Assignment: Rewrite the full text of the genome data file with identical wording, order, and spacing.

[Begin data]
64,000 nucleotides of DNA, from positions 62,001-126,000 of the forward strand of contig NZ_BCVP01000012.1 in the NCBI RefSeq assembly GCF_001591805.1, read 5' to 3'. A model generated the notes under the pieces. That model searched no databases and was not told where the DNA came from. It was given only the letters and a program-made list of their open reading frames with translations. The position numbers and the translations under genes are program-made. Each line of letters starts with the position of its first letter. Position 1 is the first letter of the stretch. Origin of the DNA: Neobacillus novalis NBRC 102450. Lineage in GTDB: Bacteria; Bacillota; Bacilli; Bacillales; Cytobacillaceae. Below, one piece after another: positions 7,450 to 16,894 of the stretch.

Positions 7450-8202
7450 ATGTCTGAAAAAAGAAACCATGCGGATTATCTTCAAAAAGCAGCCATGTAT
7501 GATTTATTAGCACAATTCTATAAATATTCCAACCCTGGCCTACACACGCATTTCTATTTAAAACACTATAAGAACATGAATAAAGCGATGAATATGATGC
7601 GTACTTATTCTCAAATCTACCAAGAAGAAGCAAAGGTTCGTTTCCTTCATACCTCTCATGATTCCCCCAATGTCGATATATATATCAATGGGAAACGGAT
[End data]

64,000 nucleotides of DNA, from positions 62,001-126,000 of the forward strand of contig NZ_BCVP01000012.1 in the NCBI RefSeq assembly GCF_001591805.1, read 5' to 3'. A model generated the notes under the pieces. That model searched no databases and was not told where the DNA came from. It was given only the letters and a program-made list of their open reading frames with translations. The position numbers and the translations under genes are program-made. Each line of letters starts with the position of its first letter. Position 1 is the first letter of the stretch. Origin of the DNA: Neobacillus novalis NBRC 102450. Lineage in GTDB: Bacteria; Bacillota; Bacilli; Bacillales; Cytobacillaceae. Below, one piece after another: positions 7,450 to 16,894 of the stretch.

Positions 7450-8202
7450 ATGTCTGAAAAAAGAAACCATGCGGATTATCTTCAAAAAGCAGCCATGTAT
7501 GATTTATTAGCACAATTCTATAAATATTCCAACCCTGGCCTACACACGCATTTCTATTTAAAACACTATAAGAACATGAATAAAGCGATGAATATGATGC
7601 GTACTTATTCTCAAATCTACCAAGAAGAAGCAAAGGTTCGTTTCCTTCATACCTCTCATGATTCCCCCAATGTCGATATATATATCAATGGGAAACGGAT